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Alone in the big city, will she notice him? (short film)

December 11, 2009

On the lookout for more great short internet stories, I found a real gem today. It’s already gotten more than 3.3 MILLION views on YouTube, and has its own facebook fan page. You might have seen it already. In case you haven’t, I have included this link to the facebook video version of “Signs,” which has better resolution than the YouTube version (which is a little blurry). The film runs just over 12 minutes, making it the longest one I have posted so far, but I can guarantee if you like good stories and great cinematography and editing, it will be worth your time to watch.

Click the poster to watch the film (12 min)

This short film by Patrick Hughes is one of the 2009 Cannes Lions winners. Here’s a link to the director’s website if you want to see more of his work.

“Signs” has many things going for it:

…a great script, likeable characters, a full dynamic range of ups and downs building slowly to a climax and satisfying resolution, great cinematography, pacing, and lots of interesting and memorable moments. And it does all this without spoken dialogue, except for short messages written on placards. It has all the features of a romantic feature film, but the story begins and ends in a little more than 12 minutes.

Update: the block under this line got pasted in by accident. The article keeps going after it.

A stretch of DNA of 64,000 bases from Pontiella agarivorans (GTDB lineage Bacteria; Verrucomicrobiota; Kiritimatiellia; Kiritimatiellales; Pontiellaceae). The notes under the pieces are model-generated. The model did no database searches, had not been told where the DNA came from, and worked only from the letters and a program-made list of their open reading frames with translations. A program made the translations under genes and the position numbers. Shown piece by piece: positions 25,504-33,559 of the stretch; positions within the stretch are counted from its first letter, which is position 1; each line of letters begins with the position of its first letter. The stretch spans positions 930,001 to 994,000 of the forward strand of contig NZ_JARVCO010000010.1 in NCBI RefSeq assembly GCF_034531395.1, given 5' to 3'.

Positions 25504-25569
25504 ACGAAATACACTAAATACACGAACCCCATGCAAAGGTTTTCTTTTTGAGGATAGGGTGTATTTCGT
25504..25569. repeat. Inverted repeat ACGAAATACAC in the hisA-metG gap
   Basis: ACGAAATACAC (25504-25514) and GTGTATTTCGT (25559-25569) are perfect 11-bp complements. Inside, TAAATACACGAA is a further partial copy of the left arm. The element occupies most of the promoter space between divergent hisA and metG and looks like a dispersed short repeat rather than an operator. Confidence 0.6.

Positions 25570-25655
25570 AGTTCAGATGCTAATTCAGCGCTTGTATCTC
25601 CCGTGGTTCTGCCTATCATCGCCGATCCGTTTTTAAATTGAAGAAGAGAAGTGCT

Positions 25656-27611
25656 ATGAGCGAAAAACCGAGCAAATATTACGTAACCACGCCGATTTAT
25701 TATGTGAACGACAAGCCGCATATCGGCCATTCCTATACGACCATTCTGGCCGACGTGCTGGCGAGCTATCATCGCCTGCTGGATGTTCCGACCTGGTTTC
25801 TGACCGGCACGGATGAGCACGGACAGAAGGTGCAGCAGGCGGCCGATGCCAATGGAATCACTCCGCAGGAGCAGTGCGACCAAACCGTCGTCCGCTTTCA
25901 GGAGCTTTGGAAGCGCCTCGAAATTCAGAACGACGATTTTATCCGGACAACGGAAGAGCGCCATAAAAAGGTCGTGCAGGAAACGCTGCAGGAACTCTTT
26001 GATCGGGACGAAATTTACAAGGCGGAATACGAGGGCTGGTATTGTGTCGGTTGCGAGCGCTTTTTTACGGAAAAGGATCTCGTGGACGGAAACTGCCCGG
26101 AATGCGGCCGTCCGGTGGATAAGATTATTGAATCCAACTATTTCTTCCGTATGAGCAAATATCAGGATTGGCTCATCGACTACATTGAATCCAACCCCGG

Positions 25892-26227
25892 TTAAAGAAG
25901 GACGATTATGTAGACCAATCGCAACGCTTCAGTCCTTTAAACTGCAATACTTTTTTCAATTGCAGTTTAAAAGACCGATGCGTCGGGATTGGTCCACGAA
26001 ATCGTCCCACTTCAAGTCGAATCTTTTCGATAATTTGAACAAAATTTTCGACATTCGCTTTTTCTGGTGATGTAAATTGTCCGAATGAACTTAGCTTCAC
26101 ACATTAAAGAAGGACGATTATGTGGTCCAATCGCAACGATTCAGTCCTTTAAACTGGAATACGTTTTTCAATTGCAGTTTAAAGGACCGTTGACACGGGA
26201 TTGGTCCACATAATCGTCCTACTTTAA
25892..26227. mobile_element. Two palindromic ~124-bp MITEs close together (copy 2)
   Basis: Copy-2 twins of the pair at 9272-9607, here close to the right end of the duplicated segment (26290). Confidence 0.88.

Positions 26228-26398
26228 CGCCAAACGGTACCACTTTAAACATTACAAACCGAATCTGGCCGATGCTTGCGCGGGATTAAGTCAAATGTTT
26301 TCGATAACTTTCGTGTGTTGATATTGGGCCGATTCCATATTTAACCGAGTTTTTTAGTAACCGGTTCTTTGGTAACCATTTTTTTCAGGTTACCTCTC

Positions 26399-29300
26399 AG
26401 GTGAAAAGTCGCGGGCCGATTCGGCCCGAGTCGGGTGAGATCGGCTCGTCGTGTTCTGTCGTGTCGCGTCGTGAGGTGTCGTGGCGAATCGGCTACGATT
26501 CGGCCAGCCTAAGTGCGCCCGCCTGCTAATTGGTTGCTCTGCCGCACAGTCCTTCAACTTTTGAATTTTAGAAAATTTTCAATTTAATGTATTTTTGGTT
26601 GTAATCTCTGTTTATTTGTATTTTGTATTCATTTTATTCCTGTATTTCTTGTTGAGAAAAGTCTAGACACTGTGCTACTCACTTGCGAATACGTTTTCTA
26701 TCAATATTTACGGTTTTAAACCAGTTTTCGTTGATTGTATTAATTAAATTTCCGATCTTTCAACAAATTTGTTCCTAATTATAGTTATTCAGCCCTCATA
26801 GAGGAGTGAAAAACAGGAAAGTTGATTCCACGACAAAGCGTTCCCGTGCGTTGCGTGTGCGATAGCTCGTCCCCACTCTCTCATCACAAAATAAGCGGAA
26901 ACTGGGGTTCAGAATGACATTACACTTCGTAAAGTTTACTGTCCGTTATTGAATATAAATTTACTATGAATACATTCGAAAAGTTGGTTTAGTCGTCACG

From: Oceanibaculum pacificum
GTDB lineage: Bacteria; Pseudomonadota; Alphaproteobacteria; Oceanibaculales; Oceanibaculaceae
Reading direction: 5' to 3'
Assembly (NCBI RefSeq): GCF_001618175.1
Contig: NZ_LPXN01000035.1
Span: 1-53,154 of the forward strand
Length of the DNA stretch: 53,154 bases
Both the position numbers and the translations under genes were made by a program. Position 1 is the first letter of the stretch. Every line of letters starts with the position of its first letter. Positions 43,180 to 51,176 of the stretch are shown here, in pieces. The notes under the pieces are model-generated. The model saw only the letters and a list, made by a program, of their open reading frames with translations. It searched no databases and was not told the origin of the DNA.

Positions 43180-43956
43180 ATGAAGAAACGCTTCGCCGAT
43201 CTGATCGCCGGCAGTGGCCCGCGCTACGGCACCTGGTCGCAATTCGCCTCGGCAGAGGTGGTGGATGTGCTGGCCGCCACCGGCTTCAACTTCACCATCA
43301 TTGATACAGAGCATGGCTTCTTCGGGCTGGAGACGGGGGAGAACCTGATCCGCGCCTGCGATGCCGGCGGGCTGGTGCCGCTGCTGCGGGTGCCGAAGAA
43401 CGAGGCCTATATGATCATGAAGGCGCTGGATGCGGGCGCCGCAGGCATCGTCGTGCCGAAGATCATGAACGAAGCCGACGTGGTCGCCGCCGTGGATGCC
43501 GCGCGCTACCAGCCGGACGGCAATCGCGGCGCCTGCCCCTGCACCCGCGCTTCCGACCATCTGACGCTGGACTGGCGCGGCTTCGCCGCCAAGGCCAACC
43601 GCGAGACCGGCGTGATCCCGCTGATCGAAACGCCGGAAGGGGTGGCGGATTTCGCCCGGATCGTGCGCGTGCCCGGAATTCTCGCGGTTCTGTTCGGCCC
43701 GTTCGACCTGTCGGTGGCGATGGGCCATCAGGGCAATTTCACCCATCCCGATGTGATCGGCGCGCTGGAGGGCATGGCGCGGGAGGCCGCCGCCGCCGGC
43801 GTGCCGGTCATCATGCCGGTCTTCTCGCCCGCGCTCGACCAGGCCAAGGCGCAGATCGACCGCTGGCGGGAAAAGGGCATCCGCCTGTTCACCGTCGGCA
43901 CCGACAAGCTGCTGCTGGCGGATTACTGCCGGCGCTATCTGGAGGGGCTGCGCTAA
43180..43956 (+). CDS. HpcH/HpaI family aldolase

Studying well-made shorts is a great way to get a good overview of story structure, because you can clearly see how the parts are tightly interwoven to hold your attention and get you into the world of the characters while building your internal emotional attachment to them. This happens in the extreme short world of commercials as well as in shorts and full-length features.

The tighter the time frame, the more you have to make the characters instantly likeable and engaging. Notice in “Signs” how the main character is an “everyman,” and by putting him in familiar situations, we build sympathy for him, so that when he “meets” his sweetheart, we’re rooting for him and hooked deeply into the story to see what happens next.

This film would be easy to translate into other languages with short subtitles, but the fact that it’s mostly a non-dialogue film gives it really broad appeal, which may account for the huge number of views on YouTube. In this, it resembles the animated short “Elio” I posted earlier this week.

Have you seen any other short films like “Signs” that share some of its successful characteristics? I’d love to see more of this kind of work. Let me know in the comments section below.

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